Wednesday, 17 March 2010

Polymer Chip Fabrication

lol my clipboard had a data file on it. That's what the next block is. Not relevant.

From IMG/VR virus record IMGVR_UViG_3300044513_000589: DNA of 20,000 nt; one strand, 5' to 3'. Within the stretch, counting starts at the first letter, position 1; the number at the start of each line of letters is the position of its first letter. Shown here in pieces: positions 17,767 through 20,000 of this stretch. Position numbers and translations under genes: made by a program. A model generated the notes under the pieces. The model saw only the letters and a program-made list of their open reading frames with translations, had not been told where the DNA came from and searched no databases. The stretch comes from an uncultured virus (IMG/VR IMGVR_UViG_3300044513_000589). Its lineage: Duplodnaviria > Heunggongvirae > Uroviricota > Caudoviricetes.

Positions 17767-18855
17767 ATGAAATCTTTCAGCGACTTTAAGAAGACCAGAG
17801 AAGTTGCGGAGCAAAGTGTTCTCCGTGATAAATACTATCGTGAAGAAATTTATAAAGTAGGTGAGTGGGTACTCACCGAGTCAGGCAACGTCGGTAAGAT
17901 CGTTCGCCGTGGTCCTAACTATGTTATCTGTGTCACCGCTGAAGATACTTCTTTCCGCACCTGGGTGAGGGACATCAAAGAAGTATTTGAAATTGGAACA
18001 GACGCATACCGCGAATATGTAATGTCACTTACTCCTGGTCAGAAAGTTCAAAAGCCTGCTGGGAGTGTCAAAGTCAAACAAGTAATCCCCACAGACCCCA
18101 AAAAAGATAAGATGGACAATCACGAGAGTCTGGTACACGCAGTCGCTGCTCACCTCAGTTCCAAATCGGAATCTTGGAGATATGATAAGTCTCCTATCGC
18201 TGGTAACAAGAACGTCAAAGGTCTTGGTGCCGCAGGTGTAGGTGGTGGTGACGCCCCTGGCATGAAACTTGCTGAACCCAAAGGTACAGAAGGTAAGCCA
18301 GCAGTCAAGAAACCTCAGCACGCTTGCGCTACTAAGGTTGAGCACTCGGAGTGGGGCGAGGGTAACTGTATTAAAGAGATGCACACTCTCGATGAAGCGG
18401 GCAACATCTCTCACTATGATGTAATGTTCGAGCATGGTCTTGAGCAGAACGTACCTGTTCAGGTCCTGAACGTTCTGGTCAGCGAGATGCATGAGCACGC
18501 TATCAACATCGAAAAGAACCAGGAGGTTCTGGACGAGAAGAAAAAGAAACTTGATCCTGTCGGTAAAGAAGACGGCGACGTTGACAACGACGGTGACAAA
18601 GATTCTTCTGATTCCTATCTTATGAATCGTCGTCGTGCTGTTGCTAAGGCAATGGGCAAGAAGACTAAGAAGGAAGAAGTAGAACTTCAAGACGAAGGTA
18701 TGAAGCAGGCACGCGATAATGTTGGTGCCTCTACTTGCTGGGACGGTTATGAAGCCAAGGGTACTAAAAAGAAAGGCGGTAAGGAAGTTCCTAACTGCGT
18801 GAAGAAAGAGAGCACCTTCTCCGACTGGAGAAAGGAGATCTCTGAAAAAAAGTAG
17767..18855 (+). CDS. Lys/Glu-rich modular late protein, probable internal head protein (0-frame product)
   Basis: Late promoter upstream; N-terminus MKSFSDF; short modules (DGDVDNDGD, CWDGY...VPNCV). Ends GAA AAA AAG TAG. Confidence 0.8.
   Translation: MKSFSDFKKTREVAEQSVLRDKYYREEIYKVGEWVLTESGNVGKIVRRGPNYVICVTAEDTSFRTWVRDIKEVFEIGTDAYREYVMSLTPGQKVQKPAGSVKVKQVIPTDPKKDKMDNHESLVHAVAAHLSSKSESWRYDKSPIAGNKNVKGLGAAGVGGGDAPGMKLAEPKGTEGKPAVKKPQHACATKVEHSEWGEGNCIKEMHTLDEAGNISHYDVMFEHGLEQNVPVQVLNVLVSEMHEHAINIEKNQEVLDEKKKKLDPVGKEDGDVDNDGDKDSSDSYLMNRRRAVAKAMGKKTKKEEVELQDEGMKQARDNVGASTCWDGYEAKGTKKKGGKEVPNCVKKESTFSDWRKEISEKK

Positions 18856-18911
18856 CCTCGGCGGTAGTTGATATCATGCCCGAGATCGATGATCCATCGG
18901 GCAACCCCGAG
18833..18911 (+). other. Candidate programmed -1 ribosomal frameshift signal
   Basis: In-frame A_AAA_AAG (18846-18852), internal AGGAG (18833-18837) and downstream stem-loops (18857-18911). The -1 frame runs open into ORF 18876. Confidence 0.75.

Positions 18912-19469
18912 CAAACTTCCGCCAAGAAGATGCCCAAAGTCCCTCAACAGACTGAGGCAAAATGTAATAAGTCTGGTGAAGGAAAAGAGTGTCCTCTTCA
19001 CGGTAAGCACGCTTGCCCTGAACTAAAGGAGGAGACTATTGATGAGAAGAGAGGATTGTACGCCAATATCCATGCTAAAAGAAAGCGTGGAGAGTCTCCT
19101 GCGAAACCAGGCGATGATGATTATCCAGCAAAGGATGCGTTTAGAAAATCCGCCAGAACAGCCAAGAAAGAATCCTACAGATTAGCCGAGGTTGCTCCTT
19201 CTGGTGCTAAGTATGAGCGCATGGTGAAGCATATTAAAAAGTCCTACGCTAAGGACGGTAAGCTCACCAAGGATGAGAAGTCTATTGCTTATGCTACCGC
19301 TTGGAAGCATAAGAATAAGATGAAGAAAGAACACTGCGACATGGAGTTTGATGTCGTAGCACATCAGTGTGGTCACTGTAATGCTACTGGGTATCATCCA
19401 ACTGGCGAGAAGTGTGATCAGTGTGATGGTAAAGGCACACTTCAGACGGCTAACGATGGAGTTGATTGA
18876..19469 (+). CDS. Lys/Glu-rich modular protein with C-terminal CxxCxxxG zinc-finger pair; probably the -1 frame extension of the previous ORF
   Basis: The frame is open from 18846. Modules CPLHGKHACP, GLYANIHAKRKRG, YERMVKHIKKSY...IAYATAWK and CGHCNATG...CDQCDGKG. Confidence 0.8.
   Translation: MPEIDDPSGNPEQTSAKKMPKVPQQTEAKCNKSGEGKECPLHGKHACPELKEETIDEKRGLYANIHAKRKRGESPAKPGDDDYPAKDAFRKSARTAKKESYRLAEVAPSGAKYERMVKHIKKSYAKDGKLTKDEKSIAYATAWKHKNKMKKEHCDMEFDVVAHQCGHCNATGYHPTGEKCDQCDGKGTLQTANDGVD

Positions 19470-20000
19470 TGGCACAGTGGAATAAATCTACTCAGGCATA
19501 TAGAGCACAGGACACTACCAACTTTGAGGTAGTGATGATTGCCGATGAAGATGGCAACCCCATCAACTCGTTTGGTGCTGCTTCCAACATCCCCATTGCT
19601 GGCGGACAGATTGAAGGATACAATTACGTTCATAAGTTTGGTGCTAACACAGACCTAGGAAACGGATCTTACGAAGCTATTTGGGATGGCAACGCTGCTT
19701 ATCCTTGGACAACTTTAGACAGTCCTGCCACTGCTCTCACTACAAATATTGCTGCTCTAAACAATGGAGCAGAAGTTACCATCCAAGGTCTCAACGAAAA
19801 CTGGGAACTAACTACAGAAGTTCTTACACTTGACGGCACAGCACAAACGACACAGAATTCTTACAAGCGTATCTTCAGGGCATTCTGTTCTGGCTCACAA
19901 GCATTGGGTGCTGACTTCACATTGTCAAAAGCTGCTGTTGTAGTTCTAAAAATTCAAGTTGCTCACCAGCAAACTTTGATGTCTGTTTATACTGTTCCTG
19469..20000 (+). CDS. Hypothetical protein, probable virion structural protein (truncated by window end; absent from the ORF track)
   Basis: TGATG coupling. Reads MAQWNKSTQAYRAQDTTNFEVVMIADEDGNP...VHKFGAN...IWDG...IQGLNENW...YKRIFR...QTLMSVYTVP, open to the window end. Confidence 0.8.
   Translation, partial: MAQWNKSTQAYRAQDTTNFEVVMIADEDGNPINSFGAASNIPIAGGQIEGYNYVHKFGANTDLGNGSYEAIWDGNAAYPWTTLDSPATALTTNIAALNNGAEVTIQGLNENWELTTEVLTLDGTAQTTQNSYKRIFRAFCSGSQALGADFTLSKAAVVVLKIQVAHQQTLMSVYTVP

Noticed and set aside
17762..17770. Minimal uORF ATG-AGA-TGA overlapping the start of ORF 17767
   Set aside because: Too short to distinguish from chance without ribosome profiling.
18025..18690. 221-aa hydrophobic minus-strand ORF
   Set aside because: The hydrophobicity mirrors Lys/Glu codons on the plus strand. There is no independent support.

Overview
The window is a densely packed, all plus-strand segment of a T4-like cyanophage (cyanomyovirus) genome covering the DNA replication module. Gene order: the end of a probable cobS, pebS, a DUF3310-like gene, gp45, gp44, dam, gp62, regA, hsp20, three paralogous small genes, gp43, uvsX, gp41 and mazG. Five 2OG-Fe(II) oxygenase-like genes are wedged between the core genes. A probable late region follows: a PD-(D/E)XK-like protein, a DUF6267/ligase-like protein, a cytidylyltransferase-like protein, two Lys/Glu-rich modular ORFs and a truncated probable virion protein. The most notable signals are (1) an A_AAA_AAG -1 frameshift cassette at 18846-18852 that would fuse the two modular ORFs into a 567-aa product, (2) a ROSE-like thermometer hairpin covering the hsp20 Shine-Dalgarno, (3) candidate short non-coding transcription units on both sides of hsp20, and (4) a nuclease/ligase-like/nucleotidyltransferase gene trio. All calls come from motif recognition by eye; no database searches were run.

As Moores Law continues to prevail, processor manufacturers are continuing to produce faster and faster chips, while basically using the same underlying fabrication science. I have covered before how new nano-science such as replacing copper connecting wires with carbon nanotubes on chips could bring further advantages. Researchers are also experimenting with other approaches not based on current lithography techniques. This would mean that instead of requiring a template like pattern to be used to etch silicon, so-called hitching posts can be established using sparse silicon, to which complex chains of molecules can attach themselves to. The chains are made of very precise copolymers which can form motifs acting as transistors for example. The process of manufacturing would then involve soaking plates in a liquid and letting polymerisation happen, rather than a lithographic process. The technique is still at an embryonic stage but I would expect simpler chips with very regular patterns such as memory chips would be possible first. The properties of the copolymers and the size of the plates would determine the capacity of such memory chips.

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